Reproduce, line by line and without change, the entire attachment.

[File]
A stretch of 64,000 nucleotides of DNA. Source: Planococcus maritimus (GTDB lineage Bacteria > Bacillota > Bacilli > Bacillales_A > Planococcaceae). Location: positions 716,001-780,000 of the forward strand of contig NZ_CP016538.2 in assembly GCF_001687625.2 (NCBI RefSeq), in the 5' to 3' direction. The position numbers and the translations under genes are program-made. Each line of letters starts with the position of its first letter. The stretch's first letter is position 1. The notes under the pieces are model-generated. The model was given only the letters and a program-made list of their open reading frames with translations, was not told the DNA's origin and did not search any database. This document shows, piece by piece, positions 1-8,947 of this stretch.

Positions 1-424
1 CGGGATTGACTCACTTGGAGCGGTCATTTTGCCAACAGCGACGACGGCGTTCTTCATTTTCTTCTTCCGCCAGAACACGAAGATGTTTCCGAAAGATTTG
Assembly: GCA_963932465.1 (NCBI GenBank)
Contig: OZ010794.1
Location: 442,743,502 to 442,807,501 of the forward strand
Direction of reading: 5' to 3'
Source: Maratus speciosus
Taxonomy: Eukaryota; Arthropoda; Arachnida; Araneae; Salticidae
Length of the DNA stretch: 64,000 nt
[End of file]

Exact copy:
A stretch of 64,000 nucleotides of DNA. Source: Planococcus maritimus (GTDB lineage Bacteria > Bacillota > Bacilli > Bacillales_A > Planococcaceae). Location: positions 716,001-780,000 of the forward strand of contig NZ_CP016538.2 in assembly GCF_001687625.2 (NCBI RefSeq), in the 5' to 3' direction. The position numbers and the translations under genes are program-made. Each line of letters starts with the position of its first letter. The stretch's first letter is position 1. The notes under the pieces are model-generated. The model was given only the letters and a program-made list of their open reading frames with translations, was not told the DNA's origin and did not search any database. This document shows, piece by piece, positions 1-8,947 of this stretch.

Positions 1-424
1 CGGGATTGACTCACTTGGAGCGGTCATTTTGCCAACAGCGACGACGGCGTTCTTCATTTTCTTCTTCCGCCAGAACACGAAGATGTTTCCGAAAGATTTG
Assembly: GCA_963932465.1 (NCBI GenBank)
Contig: OZ010794.1
Location: 442,743,502 to 442,807,501 of the forward strand
Direction of reading: 5' to 3'
Source: Maratus speciosus
Taxonomy: Eukaryota; Arthropoda; Arachnida; Araneae; Salticidae
Length of the DNA stretch: 64,000 nt